Health Policy

Segmenting Audiences and Tailoring Messages: Using the Extended Parallel Process Model and Cluster Analysis to Improve Health Campaigns

Campo, S.; Askelson, N.M.; Carter, K.D.; Losch, M.E.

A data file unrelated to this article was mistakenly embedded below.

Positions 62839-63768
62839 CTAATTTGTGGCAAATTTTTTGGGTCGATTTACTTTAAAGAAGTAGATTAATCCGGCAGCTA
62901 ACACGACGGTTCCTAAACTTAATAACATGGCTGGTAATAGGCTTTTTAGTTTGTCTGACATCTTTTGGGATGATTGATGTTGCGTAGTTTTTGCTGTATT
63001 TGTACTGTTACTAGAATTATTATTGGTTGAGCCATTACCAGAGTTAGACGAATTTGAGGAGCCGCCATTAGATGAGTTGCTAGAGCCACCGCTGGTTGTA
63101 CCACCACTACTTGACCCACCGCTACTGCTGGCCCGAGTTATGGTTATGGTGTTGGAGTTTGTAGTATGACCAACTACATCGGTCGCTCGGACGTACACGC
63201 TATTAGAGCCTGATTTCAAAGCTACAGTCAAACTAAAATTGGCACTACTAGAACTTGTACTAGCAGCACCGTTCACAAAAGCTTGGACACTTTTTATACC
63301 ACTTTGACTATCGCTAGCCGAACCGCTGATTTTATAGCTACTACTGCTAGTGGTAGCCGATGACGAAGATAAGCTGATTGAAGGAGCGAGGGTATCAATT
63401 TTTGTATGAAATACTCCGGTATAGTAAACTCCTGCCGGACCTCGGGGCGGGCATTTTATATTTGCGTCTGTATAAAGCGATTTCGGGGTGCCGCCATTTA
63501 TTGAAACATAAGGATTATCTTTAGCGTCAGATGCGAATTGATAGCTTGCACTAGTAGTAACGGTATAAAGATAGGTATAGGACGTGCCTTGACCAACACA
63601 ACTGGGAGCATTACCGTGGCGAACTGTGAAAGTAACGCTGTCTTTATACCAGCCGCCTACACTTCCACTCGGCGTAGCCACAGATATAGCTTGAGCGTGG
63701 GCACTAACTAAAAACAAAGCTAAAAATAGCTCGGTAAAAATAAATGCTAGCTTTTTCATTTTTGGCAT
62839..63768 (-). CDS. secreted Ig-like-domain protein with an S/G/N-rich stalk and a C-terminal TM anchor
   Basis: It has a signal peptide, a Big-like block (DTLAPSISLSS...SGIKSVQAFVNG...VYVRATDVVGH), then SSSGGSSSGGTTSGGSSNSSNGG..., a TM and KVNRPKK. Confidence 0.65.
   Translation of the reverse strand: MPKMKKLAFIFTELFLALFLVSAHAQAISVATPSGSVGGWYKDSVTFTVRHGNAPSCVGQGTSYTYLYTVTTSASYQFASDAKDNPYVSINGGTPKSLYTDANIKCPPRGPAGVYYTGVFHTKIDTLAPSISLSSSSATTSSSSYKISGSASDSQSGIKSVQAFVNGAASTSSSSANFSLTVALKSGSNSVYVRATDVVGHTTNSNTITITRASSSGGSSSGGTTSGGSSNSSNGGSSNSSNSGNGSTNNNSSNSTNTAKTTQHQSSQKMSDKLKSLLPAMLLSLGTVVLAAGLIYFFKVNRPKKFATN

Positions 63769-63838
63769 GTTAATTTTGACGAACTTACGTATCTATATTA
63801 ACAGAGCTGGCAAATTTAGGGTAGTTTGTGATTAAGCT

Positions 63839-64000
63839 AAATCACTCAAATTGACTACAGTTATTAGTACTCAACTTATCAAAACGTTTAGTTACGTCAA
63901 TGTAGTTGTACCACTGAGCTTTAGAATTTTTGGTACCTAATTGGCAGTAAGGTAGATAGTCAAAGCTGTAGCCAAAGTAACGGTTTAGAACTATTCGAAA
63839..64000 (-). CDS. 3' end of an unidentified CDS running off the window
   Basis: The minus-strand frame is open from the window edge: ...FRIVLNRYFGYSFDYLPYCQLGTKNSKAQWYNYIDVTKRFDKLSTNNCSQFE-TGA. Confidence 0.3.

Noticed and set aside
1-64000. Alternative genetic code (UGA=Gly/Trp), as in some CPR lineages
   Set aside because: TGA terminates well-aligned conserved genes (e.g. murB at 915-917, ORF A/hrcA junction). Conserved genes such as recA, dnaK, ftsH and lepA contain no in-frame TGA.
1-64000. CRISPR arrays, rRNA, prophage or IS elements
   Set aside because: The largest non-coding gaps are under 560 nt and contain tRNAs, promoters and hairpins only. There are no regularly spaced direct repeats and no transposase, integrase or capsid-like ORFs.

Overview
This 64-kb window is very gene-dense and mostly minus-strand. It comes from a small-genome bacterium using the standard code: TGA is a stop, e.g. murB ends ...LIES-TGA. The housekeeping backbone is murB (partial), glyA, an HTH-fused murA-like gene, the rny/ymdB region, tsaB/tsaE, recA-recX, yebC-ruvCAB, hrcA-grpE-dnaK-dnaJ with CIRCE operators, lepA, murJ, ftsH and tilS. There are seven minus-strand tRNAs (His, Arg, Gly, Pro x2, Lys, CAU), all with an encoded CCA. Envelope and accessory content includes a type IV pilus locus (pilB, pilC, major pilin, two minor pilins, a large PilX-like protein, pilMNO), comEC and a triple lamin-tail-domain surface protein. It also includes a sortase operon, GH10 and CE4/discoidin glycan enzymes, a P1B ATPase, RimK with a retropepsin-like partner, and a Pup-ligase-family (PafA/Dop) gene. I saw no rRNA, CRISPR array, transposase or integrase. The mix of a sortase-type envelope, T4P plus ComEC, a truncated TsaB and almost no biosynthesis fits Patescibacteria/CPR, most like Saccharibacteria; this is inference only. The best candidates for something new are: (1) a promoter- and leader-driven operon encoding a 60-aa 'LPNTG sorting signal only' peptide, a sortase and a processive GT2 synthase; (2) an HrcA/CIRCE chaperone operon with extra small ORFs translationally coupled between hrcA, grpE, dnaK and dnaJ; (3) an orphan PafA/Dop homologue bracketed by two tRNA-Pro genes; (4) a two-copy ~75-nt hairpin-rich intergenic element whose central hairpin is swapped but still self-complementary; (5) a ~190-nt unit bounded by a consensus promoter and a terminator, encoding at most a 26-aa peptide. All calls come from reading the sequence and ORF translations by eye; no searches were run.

Half of all pregnancies in young adult women are unintended, but few interventions have been successful in encouraging contraceptive use. The group heterogeneity likely contributes to the lack of success. Segmenting based on theories that provide meaningful information may improve tailoring and targeting of behavioral interventions. Previous research has indicated that threat, efficacy, and fear were important factors in influencing intentions to use contraceptives; therefore, the extended parallel process model (EPPM) was used for this cluster analysis. A telephone survey of randomly selected 18- to 30-year-old women in Iowa was conducted (N = 401). The constructs of EPPM and age were used for conducting a K means cluster analysis with four clusters. The cluster analysis pointed to the importance of fear, perceived susceptibility, and age. All of the clusters had varying degrees of ambivalence about the severity of a pregnancy. Cluster 1 (27.8%) had high susceptibility, with little fear. Cluster 2 (23.8%) had high efficacy and higher fear. The third cluster (34.7%) was not fearful and had low susceptibility. The final cluster (13.8%) was younger than the other groups and had the lowest efficacy. Additional analyses were conducted to explore how the clusters varied on other variables. The clusters help campaign developers prioritize audiences and tailor messages.